Phoebe Snow (July 17, 1950 - April 26, 2011) was a critically acclaimed and versatile singer, songwriter and guitarist who became famous during the mid 1970s and helped define the singer-songwriter movement of that decade. She had a distinctive soulful, smoky contralto with a range spanning some four octaves. Her music was a unique blend of such diverse genres as pop, soft rock, jazz, blues, R&B, soul, folk, and gospel. Born Phoebe Ann Laub in New York City, Snow began performing in the Greenwich Village area during the early 1970s and signed with Shelter Records in 1972. Her fame soared in 1974 with the release of her self-titled debut album which went gold, made the Top 5 on the Billboard 200, and spawned her first hit the following year with the self-penned ballad, "Poetry Man." Snow received a Grammy nomination for Best New Artist in 1975, and she was featured on the cover of Rolling Stone.
After the success of "Poetry Man," which topped the Adult Contemporary charts and became a Top 5 Pop/Rock hit, Snow had a long string of hits that also included "Harpo's Blues" (1975), "Shakey Ground" (1977), "Games" (1981), and "Mercy, Mercy, Mercy" (1981). She had a Top 40 hit in 1975 with Paul Simon and The Jessy Dixon Singers with the gospel-infused "Gone At Last," and she can also be heard providing background vocals on Simon's 1976 smash hit, "50 Ways To Leave Your Lover." Her hits continued on the Adult Contemporary charts through 1989 with "Dreams I Dream" (1988, with Dave Mason), "If I Can Just Get Through The Night" (1989), and "Something Real" (1989). She also had a minor hit on the R&B charts in 1978 with her cover of "Love Makes A Woman."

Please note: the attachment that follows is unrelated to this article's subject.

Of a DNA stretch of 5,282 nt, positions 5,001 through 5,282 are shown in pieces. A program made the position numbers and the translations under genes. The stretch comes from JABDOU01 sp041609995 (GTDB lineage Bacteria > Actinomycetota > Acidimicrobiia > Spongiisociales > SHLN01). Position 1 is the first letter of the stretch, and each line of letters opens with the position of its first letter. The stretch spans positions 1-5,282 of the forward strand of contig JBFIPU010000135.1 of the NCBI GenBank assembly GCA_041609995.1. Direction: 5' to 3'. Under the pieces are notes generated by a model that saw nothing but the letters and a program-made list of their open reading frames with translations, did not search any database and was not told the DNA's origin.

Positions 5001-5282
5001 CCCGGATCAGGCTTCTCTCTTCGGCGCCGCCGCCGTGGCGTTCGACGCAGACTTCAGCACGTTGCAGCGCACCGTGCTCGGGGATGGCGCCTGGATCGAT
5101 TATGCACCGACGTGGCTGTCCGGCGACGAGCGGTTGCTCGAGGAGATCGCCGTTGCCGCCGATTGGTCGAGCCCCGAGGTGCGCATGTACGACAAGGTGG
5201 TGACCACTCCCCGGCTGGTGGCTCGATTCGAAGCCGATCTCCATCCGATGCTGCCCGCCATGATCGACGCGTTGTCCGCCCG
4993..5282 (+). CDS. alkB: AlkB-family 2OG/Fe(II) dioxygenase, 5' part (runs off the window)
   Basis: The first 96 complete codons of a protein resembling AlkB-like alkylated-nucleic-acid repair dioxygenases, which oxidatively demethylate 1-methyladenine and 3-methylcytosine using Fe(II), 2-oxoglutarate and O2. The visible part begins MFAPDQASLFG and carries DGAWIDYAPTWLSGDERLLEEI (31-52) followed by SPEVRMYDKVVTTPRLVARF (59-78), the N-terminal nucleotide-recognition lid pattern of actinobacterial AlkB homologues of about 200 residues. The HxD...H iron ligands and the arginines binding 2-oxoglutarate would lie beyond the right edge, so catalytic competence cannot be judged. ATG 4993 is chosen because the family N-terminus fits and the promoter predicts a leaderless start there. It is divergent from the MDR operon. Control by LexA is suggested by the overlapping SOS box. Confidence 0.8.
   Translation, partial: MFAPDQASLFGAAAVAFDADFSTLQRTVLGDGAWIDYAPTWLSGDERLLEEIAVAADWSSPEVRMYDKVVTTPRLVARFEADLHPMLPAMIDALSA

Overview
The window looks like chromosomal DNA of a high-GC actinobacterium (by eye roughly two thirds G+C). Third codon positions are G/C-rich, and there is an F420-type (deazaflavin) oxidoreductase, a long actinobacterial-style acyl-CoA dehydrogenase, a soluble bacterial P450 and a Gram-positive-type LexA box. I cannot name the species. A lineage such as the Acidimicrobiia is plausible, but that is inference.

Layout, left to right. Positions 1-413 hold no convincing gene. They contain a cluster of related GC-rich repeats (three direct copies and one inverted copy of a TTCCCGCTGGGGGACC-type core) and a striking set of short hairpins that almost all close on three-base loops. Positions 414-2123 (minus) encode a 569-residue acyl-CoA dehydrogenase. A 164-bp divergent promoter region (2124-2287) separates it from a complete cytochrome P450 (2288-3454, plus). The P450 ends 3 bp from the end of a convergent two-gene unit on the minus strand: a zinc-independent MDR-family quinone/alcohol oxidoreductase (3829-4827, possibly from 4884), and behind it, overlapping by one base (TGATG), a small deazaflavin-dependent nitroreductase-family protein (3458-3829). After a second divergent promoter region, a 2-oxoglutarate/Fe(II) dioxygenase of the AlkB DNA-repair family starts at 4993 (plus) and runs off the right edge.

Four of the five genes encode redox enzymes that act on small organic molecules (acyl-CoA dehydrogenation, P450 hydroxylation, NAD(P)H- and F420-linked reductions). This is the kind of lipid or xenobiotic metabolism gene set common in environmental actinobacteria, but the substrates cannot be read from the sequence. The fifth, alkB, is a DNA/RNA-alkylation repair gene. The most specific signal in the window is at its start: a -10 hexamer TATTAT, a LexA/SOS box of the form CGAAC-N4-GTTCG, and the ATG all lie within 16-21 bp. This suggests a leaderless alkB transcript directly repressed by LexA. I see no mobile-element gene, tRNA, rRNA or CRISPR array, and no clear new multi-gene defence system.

Over the years, Snow released many albums that included the gold-certified "Second Childhood" (1976) and her latest release, "Live" (2008). She also lent her unique vocals to various TV theme songs and commercial jingles, made many TV appearances, and appeared in "Noah's Arc: Jumping The Broom" (2008). Some of her music was also featured in the film's soundtrack. Though she continued to record and perform actively through 2008, she devoted most of her adult life to the care of her beloved daughter who was born with severe brain damage, and she was often forced to put her career on hold. In 1998, Snow received the Cultural Achievement Award by New York City Mayor Rudolph Giuliani. Her many other honors and accolades also included a Don Kirshner Rock Award, several Playboy Music Poll Awards, New York Music Awards, and the Clio Award. In 1999, she performed at Camp David for President Bill Clinton, First Lady Hillary Clinton, and his cabinet.
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- Phoebe Snow discusses the inspiration behind "Poetry Man," caring for her daughter, and other topics in an interview with Eric Snider for cltampa.com.
- The New York Times remembers Phoebe Snow.
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- Poetry Man 1975
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